An aesthetic which crosses the line; rational, logical interpretation is replaced by instinctive perception.
A process of conceptual reinvention, a curved wooden frame which would be impossible to produce if not through injection moulding. The seat heralds a new form, nature is altered, with a moulded plastic product displaying all the visual and tactile characteristics of wood. An extreme investigation into some of the intrinsic opportunities of industrial design to produce a new, stylish, lightweight form.
Shell is molded polypropylene; 4-leg base is tubular steel with varnished finish, chrome or stainless steel AISI 304 suitable for outdoor use; polypropylene glides. Impossible wood is stackable.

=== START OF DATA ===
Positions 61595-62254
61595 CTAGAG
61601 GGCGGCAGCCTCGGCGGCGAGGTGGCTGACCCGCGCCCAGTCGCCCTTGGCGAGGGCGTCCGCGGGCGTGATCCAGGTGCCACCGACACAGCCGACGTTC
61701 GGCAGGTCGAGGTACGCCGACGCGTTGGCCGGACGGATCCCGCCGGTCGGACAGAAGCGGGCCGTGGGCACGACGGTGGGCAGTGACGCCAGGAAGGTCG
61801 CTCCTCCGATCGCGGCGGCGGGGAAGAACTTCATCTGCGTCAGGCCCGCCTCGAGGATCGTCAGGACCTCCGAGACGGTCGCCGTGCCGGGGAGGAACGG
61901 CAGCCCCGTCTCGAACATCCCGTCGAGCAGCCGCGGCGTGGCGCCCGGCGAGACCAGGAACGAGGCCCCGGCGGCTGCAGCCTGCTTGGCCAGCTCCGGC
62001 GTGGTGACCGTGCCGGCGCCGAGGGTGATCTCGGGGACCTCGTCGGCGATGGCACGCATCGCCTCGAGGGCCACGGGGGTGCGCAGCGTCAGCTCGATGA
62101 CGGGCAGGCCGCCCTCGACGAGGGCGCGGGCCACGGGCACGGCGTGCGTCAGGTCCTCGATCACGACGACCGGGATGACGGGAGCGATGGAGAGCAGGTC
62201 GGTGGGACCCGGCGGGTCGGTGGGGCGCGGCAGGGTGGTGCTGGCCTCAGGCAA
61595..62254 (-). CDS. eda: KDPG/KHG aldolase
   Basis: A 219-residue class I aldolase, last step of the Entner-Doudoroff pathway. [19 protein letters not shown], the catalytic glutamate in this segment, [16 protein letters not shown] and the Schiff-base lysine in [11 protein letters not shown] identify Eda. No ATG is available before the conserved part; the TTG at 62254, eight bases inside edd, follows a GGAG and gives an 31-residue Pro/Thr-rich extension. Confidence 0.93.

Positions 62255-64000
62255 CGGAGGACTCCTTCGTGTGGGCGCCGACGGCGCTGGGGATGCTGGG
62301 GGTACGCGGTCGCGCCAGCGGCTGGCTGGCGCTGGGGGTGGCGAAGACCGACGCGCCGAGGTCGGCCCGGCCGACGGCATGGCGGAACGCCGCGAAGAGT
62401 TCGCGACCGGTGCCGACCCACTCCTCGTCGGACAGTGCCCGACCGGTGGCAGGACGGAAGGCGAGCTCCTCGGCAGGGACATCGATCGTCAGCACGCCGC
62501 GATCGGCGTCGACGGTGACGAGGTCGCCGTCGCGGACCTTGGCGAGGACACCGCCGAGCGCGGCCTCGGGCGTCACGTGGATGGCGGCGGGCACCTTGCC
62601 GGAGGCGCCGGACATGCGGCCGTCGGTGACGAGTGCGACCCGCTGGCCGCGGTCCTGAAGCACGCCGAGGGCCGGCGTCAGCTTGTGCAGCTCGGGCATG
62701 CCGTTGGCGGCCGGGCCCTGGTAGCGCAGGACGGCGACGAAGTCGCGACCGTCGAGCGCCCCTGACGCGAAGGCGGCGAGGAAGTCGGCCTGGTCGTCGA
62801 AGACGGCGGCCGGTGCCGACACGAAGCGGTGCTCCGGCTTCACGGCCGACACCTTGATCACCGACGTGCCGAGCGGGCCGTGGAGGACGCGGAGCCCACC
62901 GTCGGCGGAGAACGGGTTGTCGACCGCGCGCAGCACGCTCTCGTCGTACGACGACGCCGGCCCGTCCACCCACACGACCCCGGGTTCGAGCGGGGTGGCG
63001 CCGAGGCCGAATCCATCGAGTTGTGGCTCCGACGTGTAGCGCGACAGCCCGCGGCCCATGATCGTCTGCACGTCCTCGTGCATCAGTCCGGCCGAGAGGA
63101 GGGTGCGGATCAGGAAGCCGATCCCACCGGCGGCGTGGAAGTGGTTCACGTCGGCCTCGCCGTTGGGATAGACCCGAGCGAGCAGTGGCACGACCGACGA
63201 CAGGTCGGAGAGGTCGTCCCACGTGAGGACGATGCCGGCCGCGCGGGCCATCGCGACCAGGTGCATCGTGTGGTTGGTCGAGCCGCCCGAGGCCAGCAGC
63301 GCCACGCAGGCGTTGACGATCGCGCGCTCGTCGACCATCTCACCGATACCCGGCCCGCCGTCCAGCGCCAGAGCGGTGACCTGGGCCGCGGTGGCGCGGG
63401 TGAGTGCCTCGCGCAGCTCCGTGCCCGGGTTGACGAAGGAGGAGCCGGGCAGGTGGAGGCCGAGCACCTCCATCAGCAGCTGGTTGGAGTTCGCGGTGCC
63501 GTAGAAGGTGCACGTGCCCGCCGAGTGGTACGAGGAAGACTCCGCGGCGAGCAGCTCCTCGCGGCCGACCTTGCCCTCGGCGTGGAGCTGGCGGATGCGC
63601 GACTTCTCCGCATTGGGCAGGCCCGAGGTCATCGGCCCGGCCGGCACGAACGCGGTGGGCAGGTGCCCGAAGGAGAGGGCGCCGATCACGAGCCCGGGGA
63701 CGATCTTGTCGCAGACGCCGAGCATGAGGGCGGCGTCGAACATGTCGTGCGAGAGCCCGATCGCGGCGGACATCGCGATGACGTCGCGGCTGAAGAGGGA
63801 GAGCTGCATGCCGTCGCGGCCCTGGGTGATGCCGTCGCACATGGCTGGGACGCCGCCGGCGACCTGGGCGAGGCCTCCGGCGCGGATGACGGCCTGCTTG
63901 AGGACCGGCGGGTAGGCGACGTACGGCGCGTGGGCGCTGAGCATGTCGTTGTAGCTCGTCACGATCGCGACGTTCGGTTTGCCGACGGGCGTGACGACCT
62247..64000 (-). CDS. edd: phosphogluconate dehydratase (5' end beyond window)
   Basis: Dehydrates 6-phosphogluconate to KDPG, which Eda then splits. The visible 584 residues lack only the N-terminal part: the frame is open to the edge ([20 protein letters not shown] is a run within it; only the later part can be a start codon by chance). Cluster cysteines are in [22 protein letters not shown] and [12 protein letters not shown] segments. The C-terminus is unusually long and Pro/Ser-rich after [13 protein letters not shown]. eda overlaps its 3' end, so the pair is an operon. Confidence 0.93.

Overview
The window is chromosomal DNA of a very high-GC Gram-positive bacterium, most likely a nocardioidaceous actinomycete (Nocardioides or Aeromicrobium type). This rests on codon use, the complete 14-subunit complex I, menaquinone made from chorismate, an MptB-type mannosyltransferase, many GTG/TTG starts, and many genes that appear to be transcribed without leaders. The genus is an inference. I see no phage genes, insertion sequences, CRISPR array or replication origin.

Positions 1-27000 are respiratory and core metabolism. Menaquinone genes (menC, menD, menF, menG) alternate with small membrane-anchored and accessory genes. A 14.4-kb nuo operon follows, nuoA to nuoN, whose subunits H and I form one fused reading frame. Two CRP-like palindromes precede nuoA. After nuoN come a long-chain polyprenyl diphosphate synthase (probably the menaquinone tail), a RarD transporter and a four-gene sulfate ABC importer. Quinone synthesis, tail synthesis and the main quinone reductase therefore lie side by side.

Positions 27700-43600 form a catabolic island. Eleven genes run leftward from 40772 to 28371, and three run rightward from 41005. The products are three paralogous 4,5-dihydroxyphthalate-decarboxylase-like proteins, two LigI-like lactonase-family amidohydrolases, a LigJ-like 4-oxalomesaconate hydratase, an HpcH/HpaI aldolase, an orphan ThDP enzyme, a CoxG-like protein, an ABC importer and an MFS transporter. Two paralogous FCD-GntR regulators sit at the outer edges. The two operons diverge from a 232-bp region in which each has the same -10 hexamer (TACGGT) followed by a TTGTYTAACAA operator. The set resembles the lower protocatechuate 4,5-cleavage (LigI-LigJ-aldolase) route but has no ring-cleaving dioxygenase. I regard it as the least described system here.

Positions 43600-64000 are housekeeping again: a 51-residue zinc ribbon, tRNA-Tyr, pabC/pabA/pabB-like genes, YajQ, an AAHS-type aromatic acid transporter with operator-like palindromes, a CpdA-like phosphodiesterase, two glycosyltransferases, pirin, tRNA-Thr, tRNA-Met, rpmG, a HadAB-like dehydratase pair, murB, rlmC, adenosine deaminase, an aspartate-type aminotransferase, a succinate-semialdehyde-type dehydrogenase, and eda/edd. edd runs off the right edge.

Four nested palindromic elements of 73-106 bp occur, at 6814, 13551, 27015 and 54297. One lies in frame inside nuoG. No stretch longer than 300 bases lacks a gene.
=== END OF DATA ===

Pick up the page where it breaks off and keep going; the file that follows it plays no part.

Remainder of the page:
Nipa Doshi was born in 1971 into a Gujarati family of Mumbai.
She graduated from the Royal College of Art, London, in 1997 but she soon returned to India to work with local craftspeople. After a short stay she went back to London where she met Jonathan Levien, a Scot who had recently finished his master’s in furniture design at the Royal College. The synergy between Nipa and Jonathan clicked immediately; in fact they set up Doshi Levien in 2000 and got married. The combination of the two cultures and creativities generated a very special, innovative design concept. Nipa’s is heavily influenced by the visual culture and materials of India, Jonathan’s is rooted in industrial design. Together, their work celebrates cultural hybridism and explores a combination of technology, narration and industrial and craft design.